Do You Have a Start-Up?

Whether it’s a winning pitch on the Shark Tank TV show or politicians spruiking about innovation, start-ups and the entrepreneurs behind them have been getting a lot more attention in recent years.

But what does it all mean? Are these real businesses and does it have to be cutting edge to be considered a start-up?

Most of the focus has been on smartphone apps, new technology or 3D printing but it doesn’t have to be high tech. In fact anyone starting a new business in any field from a retail business to the latest technology hatched in one of the growing numbers of incubators around the country (that’s right it’s not just chickens and babies that use incubators!) has a start up on their hands.

No matter what the idea or industry there is one thing they all have in common – most don’t succeed. There is a wide ranging estimate on what the failure rate is but it’s safe to say that more than 60% don’t make it past year three.

Why is that? Was the idea or product bad? Economic conditions or too much competition from big companies? All of these can have an impact but in my experience the main causes of business failure are lack of planning, insufficient capital and misunderstanding of the importance of cash flow.

Tech start-ups often find support from crowd funding platforms but money will only make up for bad planning and management for so long. More traditional businesses like retail need to rely on the owner’s personal resources or approaching a bank for funding. While interest rates are at all-time lows banks are taking a cautious approach to their lending criteria and a solid business plan, budgets and an ability to demonstrate an understanding of cash flow management are vital before they’ll hand over the cash.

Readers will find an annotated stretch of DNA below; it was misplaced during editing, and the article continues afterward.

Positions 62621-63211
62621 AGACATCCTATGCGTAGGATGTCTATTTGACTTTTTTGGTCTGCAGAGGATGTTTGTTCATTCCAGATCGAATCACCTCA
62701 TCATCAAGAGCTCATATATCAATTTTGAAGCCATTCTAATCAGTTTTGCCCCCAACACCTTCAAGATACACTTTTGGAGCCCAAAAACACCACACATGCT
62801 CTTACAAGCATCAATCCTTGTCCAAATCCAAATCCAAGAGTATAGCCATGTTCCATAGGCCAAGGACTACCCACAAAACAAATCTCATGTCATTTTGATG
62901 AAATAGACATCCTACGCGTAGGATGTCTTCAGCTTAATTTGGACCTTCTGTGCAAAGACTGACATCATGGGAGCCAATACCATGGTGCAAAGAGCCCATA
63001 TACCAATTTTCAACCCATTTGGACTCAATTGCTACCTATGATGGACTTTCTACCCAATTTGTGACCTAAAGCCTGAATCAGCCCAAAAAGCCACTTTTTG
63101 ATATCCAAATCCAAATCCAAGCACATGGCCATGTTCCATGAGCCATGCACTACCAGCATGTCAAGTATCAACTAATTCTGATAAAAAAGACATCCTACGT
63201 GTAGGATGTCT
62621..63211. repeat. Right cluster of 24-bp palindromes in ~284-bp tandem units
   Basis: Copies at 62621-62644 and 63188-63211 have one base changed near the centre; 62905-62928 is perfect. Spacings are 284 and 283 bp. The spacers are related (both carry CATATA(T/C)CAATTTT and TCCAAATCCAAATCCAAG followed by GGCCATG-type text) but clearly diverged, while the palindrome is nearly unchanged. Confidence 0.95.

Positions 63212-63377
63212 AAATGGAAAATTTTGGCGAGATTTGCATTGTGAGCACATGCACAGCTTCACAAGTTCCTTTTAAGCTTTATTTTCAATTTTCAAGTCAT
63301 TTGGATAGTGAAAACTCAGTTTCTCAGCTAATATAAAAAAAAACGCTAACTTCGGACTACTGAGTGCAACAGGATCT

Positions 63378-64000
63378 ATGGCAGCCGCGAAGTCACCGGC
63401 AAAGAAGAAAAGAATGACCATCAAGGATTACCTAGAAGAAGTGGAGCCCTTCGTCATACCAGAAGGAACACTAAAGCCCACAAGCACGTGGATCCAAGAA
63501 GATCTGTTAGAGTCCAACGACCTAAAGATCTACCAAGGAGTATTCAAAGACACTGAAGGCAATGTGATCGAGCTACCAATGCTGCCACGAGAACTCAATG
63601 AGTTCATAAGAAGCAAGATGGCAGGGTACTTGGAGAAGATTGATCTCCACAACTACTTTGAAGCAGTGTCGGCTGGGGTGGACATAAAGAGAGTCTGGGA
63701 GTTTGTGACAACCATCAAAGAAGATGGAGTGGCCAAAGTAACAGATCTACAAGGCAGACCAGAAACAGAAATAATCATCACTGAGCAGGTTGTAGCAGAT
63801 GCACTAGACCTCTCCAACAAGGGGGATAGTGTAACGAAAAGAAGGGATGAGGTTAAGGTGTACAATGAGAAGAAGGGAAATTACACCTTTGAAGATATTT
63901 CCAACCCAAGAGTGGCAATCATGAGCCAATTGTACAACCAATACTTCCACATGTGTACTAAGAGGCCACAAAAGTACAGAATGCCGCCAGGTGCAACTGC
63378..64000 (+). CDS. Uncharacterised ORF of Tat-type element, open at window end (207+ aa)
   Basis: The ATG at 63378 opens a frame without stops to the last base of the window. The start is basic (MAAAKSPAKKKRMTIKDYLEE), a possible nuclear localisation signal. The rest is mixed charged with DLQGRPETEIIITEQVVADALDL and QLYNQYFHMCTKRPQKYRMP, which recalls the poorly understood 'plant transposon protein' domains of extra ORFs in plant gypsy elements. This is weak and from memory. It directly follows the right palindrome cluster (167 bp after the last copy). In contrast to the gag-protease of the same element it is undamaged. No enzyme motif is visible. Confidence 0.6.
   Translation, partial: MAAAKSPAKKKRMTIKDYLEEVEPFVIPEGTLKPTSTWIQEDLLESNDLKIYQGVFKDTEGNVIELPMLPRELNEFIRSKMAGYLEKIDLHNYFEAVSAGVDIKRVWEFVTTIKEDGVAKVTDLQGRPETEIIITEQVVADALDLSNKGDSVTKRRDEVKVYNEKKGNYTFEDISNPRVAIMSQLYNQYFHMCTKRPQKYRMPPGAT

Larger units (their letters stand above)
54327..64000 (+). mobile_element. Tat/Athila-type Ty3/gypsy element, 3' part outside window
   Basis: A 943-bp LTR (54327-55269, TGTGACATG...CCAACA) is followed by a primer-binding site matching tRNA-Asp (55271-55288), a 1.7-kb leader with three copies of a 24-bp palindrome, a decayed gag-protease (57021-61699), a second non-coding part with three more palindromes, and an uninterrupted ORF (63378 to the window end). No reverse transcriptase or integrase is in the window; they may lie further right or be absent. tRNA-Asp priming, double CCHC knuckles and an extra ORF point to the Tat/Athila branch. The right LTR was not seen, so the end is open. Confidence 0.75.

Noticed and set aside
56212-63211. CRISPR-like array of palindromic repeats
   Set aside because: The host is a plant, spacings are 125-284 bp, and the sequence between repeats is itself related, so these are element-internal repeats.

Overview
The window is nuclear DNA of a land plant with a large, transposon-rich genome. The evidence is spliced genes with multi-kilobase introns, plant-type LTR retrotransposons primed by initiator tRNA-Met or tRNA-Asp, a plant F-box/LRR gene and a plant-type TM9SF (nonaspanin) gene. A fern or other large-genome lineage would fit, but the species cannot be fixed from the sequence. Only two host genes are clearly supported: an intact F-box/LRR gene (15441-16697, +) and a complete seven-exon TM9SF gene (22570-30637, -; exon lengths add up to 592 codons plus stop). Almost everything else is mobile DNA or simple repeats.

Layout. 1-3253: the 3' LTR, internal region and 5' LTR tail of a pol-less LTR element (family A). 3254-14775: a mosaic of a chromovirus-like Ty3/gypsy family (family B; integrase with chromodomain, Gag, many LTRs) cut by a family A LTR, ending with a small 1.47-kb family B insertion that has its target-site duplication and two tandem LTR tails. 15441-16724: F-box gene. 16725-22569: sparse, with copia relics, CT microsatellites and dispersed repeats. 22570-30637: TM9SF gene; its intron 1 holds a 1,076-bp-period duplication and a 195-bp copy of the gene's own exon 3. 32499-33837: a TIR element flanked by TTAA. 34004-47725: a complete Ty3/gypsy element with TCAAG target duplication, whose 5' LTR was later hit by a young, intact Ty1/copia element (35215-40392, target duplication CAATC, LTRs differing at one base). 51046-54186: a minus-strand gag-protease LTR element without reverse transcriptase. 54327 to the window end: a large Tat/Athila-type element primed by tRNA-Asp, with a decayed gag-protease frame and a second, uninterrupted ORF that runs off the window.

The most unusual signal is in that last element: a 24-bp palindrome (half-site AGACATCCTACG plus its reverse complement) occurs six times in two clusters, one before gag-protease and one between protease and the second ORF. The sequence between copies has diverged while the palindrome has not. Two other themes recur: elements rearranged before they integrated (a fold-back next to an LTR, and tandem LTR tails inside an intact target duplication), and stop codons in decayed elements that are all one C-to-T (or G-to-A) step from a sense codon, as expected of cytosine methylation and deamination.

The Federal Government focussed on technology and innovation based start-ups in its National Innovation Statement in 2015 encouraging investors to get involved via tax concessions and announcing a plan to reduce the default bankruptcy term from three years to one year to help people have a go and not be as fearful of the impact of failure.

While start-ups in traditional businesses may not be given the same concessions there are still a range of tax measures available to assist small business that many people are not aware of. The Australian Taxation Office recently issued a reminder to tax agents on some of the key aspects of these measures as it identified that some accountants were under claiming entitlements suggesting that not all business advisers are aware of them either.

No matter what the idea or industry most start-ups face the same issues but may have different options available for solving them. One thing is for sure, it’s not easy starting any business and it always helps to have someone you can trust to help you avoid becoming a statistic.

Contact Halifax Advisory today to find out how we can help make your start up a success.

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